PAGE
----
Day 18 — Emotional Hangover

A Day In The Life Of Sobriety

Today I am fighting an emotional hangover because of the events that have happened over the last few days. Waking up this morning for work was a chore. Thinking about going into work was enough to bring faint tinges of a panic attack. No matter how much coffee I consumed, it wasn’t enough.

Emotional hangovers feel very like drinking hangovers, without the throwing up/ nauseous feeling in the morning. Unfortunately, there is no “hair of the dog” to cure this hangover. No easy way out.

Something I have learned over time, after countless emotional hangover mornings, is that I must keep putting one foot in front of the other. I can’t just call in sick to work because my soul feels like it was run over by a Mac truck. I can’t sluff off my duties at work and home because I am emotionally exhausted. It would be nice if I could, but alas, I cannot.

As hard as it was to go into work today, I still showed up. The first step for me when I am recovering from an emotional hangover is, recognize my feelings. I own them, and I own the part I played in the events that caused the hangover in the first place. I do not however stay in those feelings. I do not let them control my life, or the rest of my day.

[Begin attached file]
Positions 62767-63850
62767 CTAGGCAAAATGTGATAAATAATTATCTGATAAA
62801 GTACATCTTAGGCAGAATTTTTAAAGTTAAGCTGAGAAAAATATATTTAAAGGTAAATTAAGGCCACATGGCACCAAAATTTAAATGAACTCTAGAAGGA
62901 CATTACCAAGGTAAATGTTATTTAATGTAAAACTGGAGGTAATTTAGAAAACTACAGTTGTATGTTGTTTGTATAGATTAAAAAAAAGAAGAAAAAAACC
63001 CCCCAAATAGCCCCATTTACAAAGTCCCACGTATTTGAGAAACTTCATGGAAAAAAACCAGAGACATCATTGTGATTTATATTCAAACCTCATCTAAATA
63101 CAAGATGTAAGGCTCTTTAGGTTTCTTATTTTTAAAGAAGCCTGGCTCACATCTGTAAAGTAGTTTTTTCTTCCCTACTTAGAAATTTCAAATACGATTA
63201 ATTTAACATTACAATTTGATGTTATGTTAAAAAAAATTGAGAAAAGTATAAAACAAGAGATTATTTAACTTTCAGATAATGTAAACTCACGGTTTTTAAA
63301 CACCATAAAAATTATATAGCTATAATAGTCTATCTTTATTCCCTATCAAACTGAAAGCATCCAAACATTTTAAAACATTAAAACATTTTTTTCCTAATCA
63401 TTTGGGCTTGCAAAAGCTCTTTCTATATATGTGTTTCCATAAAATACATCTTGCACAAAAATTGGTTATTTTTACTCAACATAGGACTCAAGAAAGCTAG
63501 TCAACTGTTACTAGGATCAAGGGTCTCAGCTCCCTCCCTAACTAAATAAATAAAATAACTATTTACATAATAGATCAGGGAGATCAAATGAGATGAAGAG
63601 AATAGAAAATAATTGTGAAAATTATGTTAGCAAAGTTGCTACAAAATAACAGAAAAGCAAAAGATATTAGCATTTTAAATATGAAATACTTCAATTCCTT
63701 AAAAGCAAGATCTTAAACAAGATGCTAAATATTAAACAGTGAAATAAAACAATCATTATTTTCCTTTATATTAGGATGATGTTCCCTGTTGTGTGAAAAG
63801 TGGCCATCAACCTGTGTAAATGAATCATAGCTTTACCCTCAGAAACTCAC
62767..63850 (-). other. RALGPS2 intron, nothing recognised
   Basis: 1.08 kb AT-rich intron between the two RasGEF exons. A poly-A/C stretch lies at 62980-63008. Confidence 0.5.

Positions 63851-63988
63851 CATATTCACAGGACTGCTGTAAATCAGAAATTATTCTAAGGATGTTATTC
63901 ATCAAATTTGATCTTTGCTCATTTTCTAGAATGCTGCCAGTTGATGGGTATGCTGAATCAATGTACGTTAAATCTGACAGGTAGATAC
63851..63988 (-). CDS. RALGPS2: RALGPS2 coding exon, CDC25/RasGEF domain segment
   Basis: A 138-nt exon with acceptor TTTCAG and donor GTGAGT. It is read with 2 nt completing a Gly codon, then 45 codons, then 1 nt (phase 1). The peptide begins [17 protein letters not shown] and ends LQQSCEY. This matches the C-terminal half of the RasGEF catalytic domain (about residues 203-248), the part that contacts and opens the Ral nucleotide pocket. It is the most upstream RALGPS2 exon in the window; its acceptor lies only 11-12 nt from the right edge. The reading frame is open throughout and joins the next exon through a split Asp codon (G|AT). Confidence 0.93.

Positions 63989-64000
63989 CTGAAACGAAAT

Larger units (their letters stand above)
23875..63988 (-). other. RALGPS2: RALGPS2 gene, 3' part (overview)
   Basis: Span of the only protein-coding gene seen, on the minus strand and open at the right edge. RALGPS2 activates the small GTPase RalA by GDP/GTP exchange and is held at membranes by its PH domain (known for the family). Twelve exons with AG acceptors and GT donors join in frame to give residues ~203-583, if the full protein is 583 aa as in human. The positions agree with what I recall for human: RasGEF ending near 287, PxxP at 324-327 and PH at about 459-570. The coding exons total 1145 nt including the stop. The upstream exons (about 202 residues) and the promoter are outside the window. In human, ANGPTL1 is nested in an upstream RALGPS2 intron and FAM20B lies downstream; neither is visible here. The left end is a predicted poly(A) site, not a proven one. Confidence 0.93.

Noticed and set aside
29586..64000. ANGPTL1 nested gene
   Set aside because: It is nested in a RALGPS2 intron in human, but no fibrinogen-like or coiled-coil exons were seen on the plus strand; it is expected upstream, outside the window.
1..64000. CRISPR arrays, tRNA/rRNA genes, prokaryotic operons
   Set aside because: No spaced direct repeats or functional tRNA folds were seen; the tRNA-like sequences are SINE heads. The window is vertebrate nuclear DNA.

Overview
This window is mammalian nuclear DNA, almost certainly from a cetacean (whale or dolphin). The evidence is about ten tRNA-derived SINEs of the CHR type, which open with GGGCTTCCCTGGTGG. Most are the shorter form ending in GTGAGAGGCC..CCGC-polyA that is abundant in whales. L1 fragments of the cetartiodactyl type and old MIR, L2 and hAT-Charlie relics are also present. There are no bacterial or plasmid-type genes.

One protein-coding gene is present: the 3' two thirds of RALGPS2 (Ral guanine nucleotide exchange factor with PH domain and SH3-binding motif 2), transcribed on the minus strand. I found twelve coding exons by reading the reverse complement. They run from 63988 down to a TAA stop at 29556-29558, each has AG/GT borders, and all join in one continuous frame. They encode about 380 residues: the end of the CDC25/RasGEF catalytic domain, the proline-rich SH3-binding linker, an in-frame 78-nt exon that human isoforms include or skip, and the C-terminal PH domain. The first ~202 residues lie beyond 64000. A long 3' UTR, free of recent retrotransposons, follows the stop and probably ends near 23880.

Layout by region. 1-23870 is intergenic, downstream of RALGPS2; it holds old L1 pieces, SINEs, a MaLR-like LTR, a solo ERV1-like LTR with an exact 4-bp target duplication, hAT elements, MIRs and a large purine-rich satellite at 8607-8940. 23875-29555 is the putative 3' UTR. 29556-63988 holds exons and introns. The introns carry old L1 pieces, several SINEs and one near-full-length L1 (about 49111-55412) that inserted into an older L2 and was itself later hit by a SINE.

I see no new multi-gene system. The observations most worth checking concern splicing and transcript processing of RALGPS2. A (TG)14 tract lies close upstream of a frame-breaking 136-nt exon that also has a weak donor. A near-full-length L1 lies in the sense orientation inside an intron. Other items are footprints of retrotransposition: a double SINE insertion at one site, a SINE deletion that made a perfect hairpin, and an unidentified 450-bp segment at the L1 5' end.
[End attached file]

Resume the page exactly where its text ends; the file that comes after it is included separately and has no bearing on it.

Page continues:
The second step for me was limiting my interaction with my manager. Is that healthy? Maybe, maybe not. I would say no if I was purposefully avoiding her, and trying to avoid thinking about the events that transpired. Today however I recognized how I felt, I recognized my part, and I didn’t feel there was any need for further discussion. Therefore, in order to do my work, I needed to put distance between myself and my manager.

The third step was not living in the past all day. I tend to replay events in my head, conversations, arguments, what I said, and how I could have said it differently. I have learned over time that living in the past doesn’t change it. It only causes me more harm. What I did instead was focus on what was happening in front of me. Practicing staying where my feet were. Focusing on the work that needed to be done, and the work that I could accomplish.

And finally, the fourth step will be happening shortly: sleep. Tomorrow is my day off, and I try to sleep in if possible. Sleep is like putting your phone on the charger. When we sleep, our bodies can rest and recharge. Sleep is also when our brains can work through complex thoughts or problems. Dreaming is also part of that process. Sleep is incredibly important for curing an emotional hangover.

Emotional hangovers are rough. Sometimes they are unavoidable. But today, I don’t have to let them bring me down. As long as I keep putting one foot in front of the other, and take care of myself, they eventually pass.

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